LOS ANGELES (AP) — The contract that keeps thousands of dockworkers on the job at ports from San Diego to Seattle expired Tuesday afternoon, but both sides pledged to continue negotiations without a disruption in the billions of dollars of trade that crosses the West Coast waterfront.
The union which represents dockworkers and the association which represents shipping lines and terminal operators at 29 ports issued a joint statement saying that while the current six-year contract will not be extended, both sides will keep talking — and working.
"Cargo will keep moving, and normal operations will continue at the ports until an agreement can be reached between the Pacific Maritime Association and the International Longshore and Warehouse Union," the two groups said.
The expiration without a deal was not a surprise. Indeed, no resolution is expected for weeks, with tough issues including whether workers should shoulder more of the hefty cost of health care yet to be resolved.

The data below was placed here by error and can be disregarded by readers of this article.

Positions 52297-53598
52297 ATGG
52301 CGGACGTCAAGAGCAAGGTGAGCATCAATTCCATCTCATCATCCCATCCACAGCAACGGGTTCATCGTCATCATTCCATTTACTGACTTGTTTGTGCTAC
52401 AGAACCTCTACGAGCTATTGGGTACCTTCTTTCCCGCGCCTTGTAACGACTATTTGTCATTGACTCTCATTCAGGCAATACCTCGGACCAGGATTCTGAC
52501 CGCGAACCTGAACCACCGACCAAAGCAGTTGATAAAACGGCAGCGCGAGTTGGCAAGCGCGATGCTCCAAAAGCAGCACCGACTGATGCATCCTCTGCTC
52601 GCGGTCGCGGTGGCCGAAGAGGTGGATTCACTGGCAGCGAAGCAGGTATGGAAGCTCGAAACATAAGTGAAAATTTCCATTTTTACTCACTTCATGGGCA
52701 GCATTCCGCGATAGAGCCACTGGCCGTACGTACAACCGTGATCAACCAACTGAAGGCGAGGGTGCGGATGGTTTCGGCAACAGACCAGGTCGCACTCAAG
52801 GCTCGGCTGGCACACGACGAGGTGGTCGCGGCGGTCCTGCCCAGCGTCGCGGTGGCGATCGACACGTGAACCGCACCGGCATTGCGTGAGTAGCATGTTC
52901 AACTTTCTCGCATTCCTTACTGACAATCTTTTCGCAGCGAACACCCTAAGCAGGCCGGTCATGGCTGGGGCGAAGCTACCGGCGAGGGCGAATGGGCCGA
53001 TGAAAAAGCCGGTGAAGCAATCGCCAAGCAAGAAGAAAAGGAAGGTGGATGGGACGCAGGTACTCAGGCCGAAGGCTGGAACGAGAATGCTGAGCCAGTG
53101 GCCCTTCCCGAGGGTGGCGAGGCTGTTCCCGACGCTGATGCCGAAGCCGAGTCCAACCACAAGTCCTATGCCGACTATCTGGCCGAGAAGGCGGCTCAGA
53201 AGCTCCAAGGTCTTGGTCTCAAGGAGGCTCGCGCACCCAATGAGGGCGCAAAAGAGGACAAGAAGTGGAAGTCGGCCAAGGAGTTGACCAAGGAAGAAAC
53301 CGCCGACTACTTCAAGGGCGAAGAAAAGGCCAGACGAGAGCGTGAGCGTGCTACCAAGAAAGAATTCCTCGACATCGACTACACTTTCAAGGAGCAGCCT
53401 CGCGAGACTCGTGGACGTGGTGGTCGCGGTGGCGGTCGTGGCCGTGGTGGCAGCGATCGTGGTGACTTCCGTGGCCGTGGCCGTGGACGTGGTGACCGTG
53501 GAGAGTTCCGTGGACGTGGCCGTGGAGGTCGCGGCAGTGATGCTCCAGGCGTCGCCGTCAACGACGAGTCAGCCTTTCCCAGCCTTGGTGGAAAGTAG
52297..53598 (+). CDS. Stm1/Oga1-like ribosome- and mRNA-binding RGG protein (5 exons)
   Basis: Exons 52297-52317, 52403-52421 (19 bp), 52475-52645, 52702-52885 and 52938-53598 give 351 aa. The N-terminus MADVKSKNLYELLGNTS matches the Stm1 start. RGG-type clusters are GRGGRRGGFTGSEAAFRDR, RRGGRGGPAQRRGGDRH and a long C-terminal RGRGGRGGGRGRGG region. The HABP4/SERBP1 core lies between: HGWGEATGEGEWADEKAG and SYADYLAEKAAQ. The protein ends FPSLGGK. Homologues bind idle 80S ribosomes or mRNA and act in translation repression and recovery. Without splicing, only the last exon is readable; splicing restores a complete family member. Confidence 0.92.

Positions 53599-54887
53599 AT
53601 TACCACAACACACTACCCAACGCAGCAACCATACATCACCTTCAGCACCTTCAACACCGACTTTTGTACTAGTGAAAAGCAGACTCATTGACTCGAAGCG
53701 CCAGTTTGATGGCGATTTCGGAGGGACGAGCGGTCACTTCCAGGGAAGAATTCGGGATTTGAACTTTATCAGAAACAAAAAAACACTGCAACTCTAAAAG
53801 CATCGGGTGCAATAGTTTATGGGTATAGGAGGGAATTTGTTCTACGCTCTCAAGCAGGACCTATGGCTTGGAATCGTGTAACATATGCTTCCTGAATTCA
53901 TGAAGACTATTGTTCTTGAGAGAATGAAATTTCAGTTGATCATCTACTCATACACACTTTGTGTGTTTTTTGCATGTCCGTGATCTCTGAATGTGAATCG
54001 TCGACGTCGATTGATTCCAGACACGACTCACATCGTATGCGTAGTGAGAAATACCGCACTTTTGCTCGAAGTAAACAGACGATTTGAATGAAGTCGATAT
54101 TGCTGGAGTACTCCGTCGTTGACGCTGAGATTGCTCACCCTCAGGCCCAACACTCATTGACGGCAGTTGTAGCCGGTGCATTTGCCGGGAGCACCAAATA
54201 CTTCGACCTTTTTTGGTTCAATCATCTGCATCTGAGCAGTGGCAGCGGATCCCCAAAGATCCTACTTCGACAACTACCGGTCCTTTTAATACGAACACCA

As talks drag out, jitters will grow among the companies that last year imported or exported nearly $900 billion worth of cargo through West Coast ports.
The union and maritime association acknowledged that labor peace is essential to keeping those ports competitive, especially with larger vessels able to sail from Asia directly to large East Coast markets once an expansion of the Panama Canal is completed.
"Both sides understand the strategic importance of the ports to the local, regional and U.S. economies, and are mindful of the need to finalize a new coast-wide contract as soon as possible to ensure continuing confidence in the West Coast ports and avoid any disruption to the jobs and commerce they support," the joint statement said.
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